Posts Tagged ‘Eastern Shore’

Two-Toned: Grandma Joyce’s Story

December 13, 2008

By Quiana Tilghman

Instructor’s note: Quiana is a local high school student getting a jump on college by taking Introductory Composition early. She researched this true tale of a family torn apart by race in the era of segregation by reading obituaries and interviewing family members. Her family has kindly consented for this important piece of local history to be shared with the world.

Have you ever seen two children who are brothers and sisters, but they are two totally different skin tones? Let’s say one of the children is caramel skin tone and the other is chocolate skin tones, but the only reason you know they are brothers and sisters is because of the resemblance. What would you do if this happened to you? How would you deal with this situation if it happened during segregation? Would you keep your family together and endure the hell or split your family apart for an easier life? To you this may be a psychological question but for my great-grandmother this was an ultimate decision. Though she may not have known it then, the effects of her decision are still evident today. (more…)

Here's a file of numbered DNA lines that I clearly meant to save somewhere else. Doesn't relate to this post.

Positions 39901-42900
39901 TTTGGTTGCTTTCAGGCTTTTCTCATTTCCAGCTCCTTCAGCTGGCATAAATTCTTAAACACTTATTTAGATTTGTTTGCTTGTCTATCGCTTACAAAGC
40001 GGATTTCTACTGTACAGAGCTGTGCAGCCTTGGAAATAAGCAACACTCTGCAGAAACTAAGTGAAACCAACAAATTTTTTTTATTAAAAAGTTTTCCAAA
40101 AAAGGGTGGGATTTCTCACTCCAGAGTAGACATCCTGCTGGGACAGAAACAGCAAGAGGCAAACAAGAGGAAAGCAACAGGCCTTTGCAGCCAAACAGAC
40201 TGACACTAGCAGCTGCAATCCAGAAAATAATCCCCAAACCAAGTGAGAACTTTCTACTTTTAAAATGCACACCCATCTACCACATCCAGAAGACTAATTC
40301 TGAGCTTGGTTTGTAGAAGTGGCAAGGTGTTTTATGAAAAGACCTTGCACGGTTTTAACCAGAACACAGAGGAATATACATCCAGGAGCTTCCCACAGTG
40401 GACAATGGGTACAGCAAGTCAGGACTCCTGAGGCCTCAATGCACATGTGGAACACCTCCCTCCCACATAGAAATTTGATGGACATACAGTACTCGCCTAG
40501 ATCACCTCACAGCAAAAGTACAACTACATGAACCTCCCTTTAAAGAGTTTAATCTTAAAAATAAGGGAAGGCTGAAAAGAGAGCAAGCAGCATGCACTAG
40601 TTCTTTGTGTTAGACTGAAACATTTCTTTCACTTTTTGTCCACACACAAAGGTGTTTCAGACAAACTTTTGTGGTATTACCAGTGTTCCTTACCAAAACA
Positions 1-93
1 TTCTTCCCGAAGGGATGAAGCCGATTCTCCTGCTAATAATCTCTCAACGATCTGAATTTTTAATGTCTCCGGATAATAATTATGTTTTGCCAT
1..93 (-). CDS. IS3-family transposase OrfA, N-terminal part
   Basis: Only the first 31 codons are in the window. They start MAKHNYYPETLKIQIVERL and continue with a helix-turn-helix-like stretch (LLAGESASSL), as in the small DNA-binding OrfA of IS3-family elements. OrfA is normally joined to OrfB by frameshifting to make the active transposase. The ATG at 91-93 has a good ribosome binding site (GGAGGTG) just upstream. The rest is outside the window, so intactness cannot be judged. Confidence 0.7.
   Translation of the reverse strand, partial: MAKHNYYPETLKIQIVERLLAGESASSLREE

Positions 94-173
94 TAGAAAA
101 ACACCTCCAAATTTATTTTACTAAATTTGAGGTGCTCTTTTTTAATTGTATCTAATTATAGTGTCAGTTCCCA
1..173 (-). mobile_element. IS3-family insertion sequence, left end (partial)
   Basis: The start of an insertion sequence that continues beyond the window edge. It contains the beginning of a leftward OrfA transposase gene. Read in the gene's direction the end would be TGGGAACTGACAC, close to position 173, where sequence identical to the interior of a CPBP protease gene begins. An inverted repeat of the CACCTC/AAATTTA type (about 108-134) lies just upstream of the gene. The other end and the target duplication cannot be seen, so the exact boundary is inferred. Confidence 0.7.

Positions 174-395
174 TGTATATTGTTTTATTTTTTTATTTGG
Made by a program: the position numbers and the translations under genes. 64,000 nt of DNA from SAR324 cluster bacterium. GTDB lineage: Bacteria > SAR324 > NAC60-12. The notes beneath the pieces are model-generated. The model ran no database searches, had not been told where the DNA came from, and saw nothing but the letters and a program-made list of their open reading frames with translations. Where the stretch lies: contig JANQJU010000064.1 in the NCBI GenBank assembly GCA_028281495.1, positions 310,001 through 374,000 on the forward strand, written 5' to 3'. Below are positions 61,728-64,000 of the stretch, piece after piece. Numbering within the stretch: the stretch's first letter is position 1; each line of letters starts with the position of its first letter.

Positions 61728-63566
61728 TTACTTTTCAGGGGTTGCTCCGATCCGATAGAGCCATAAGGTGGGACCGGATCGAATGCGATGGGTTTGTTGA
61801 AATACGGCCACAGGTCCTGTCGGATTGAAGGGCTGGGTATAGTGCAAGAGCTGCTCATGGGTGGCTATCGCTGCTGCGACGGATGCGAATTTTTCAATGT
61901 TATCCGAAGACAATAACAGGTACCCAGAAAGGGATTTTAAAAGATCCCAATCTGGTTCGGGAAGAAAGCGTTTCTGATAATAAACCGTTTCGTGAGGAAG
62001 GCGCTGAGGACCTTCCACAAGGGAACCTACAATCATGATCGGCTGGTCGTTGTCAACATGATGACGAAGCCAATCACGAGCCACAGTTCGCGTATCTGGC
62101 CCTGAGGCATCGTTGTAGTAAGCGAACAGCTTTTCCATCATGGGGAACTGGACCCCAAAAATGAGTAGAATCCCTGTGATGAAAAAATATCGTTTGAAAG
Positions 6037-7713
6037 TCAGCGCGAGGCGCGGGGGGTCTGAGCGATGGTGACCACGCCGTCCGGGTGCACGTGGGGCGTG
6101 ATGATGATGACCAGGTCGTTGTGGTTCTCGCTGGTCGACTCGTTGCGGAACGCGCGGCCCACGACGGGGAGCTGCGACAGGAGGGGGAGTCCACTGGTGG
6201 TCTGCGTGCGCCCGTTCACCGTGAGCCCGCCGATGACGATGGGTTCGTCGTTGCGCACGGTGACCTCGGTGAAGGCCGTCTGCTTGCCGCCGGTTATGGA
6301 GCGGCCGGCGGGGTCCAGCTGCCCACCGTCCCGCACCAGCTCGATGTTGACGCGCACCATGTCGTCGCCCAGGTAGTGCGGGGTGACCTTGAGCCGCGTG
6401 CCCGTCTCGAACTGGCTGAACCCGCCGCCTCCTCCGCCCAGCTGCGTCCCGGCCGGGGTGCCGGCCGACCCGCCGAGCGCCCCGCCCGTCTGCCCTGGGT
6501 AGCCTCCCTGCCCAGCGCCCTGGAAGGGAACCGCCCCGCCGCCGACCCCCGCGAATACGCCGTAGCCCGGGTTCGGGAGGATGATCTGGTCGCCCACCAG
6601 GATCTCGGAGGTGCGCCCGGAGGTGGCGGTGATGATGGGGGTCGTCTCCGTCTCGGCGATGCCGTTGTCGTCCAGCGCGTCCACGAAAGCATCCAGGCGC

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Black Water

November 24, 2008

By Erica Matthews

Instructor’s note: Erica wrote this piece in response to an assignment to write a descriptive essay about “a place that shaped you.”

When you enter Pocomoke, Maryland the smell of dirty salt water enters your nostrils. The main street in Pocomoke, known as Market Street, is what tourists see when they enter the town. Market Street is surrounded by stores run by people of the city, beautiful homes, and churches. The homes and churches on this street have their gardens pruned and lawns mowed so meticulously that it looks as if each building has its own grass carpet as a front yard.

I know the truth; that street is just a mask. Behind the beautiful homes and churches with the perfect gardens and grass, lies the real Pocomoke. After you cross the bridge over the foul smelling black river water, take a right on to Clark Street because that is where the real Pocomoke begins.

Clark Street is the street where you know damn well you took a wrong turn and must leave immediately! (more…)